Then we have the ending which establishes the first canon same-sex relationship on Star Trek as it is revealed that Stamets and Culber are a couple. It was fun to rewatch the episode with that knowledge and see that they put it up there on screen if you know to look out for it. It is a really sweet scene which makes the final image of Stamets reflection staying in the mirror after they have both left even more creepy. It looks like Satmets’s act of self-sacrifice isn’t going come without consequences and I hope this is also allowed to slow burn for a few episodes now they have the storytelling format to do that with.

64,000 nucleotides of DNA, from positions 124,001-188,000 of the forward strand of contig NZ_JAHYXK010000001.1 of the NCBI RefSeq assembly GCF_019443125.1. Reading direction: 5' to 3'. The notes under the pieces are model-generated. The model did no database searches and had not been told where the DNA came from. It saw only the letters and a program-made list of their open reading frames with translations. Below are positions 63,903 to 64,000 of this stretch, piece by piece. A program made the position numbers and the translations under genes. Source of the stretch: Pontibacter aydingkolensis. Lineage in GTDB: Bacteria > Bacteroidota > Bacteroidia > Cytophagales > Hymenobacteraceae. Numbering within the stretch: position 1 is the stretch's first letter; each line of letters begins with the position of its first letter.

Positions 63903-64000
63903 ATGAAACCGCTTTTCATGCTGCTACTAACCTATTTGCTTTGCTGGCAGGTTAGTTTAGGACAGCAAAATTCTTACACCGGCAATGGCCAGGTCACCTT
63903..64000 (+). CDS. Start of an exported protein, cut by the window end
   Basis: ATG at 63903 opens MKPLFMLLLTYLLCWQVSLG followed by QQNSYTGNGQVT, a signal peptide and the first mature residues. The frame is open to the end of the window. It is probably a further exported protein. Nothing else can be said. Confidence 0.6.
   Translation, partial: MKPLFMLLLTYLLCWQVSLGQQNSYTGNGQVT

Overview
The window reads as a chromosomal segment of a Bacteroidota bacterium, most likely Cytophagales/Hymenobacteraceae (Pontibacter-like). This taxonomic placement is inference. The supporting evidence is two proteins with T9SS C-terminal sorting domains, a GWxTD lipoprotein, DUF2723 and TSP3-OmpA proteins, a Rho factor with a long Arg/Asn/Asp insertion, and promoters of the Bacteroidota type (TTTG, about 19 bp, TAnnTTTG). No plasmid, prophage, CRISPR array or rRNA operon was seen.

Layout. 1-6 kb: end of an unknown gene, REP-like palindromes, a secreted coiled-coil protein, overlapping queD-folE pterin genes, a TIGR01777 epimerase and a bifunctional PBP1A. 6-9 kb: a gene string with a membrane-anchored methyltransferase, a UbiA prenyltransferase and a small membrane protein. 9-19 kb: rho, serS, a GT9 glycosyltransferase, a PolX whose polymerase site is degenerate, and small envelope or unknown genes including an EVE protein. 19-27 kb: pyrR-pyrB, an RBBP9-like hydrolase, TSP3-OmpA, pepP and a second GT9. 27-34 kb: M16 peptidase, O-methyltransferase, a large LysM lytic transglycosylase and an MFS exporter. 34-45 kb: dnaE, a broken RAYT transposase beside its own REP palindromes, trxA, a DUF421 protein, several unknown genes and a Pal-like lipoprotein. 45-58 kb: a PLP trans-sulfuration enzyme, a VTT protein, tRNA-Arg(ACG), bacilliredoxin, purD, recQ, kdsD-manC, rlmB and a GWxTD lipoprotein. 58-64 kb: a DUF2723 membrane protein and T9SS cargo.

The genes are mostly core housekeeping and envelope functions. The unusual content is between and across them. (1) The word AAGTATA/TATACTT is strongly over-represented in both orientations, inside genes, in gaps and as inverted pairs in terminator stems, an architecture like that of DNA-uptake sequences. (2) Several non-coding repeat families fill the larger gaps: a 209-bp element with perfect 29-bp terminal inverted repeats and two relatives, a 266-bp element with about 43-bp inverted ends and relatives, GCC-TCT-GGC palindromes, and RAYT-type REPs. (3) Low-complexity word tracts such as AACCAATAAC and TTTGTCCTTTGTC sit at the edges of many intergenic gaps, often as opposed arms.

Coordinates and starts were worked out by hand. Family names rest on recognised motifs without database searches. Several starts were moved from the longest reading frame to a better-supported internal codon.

Star Trek: Discovery continues to entertain and engage even after hitting a few bumps. There are multiple plot-lines being threaded together which, hopefully, will all be allowed to breathe and develop. This is a Star Trek story being told in a new way and I hope that they can stick the landing.  cyp